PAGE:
Statistical aspects of haplotype-based association studies Public Deposited

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  • March 21, 2019
  • Huang, Bevan Emma
    • Affiliation: Gillings School of Global Public Health, Department of Biostatistics
  • A decade ago, genomewide association studies were proposed as a tool to unravel the genetic basis of complex diseases. It is only now that they are becoming practical realities due to improved technology and reduced genotyping costs. For such studies, the issues of power and efficiency are crucial due to the quantity of markers genotyped and the moderate effect sizes involved. Haplotype-based analysis incorporates information from multiple markers, and so is potentially more powerful than single-SNP analysis. Unfortunately, not only is it computationally more intensive, but since haplotypes are not directly observed, there exists a major analytical challenge with haplotype association analysis. Several methods are available to infer individual haplotypes from unphased genotype data, but using the inferred haplotypes in the ensuing association analysis can result in biased estimates and reduced power. We investigate the situations for which the disadvantages of the imputation process may outweigh its convenience. In addition, we describe alternatives to imputation which result in efficient haplotype association analysis. For case-control studies, we develop methods for use in genomewide studies which account for the correlation between SNPs in multiple test correction. Simulation studies based on the HapMap data showed that the proposed method performs well in realistic situations. We applied it to a case-control dataset of 2,300 SNPs to test for association with rheumatoid arthritis. For quantitative trait loci, we focus on gains in power which may be made via selective genotyping designs, where only those individuals with extreme phenotypes are genotyped. Because selection depends on the phenotype, the resulting data cannot be properly analyzed by standard statistical methods. We provide appropriate likelihoods for assessing the effects of genotypes and haplotypes on quantitative traits under such designs. We demonstrate that the likelihood-based methods are highly effective in identifying causal variants, and are substantially more powerful than existing methods. We initially consider two practical designs, then extend the methods to a two-phase sampling design. Additionally, we provide methods to test for haplotype-disease association in the presence of covariates. Simulations demonstrate the effectiveness of these likelihood-based methods.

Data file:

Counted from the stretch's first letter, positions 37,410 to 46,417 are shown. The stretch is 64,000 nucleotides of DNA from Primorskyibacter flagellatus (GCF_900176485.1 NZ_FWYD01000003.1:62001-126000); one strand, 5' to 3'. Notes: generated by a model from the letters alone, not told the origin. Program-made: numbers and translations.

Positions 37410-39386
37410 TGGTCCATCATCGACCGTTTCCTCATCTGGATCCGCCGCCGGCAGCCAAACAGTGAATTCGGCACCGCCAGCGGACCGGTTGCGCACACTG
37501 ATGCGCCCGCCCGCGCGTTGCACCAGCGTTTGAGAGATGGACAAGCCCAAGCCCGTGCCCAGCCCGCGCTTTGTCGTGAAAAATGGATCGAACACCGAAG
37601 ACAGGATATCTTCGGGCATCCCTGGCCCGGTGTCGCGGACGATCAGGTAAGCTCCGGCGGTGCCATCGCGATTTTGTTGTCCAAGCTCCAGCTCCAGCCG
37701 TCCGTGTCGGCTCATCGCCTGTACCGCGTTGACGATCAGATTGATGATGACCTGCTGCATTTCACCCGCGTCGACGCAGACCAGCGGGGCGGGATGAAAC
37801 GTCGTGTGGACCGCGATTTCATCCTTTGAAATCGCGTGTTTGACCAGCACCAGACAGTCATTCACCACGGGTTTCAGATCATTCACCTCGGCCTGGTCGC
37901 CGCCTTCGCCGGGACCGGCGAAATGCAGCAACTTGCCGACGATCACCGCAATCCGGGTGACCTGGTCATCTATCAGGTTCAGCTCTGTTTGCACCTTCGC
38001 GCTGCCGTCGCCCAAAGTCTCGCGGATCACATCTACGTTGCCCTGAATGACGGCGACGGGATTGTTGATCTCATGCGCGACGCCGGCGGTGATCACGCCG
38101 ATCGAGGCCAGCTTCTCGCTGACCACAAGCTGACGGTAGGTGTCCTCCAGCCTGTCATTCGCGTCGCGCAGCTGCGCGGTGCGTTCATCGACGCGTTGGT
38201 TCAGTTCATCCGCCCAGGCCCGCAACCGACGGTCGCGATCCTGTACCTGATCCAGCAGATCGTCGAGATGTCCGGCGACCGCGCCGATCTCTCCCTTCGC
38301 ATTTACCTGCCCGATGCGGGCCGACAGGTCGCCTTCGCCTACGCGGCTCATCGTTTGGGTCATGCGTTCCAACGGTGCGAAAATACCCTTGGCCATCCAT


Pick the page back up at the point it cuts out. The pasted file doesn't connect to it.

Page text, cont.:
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  • In Copyright
  • Lin, Danyu
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  • University of North Carolina at Chapel Hill
  • Open access

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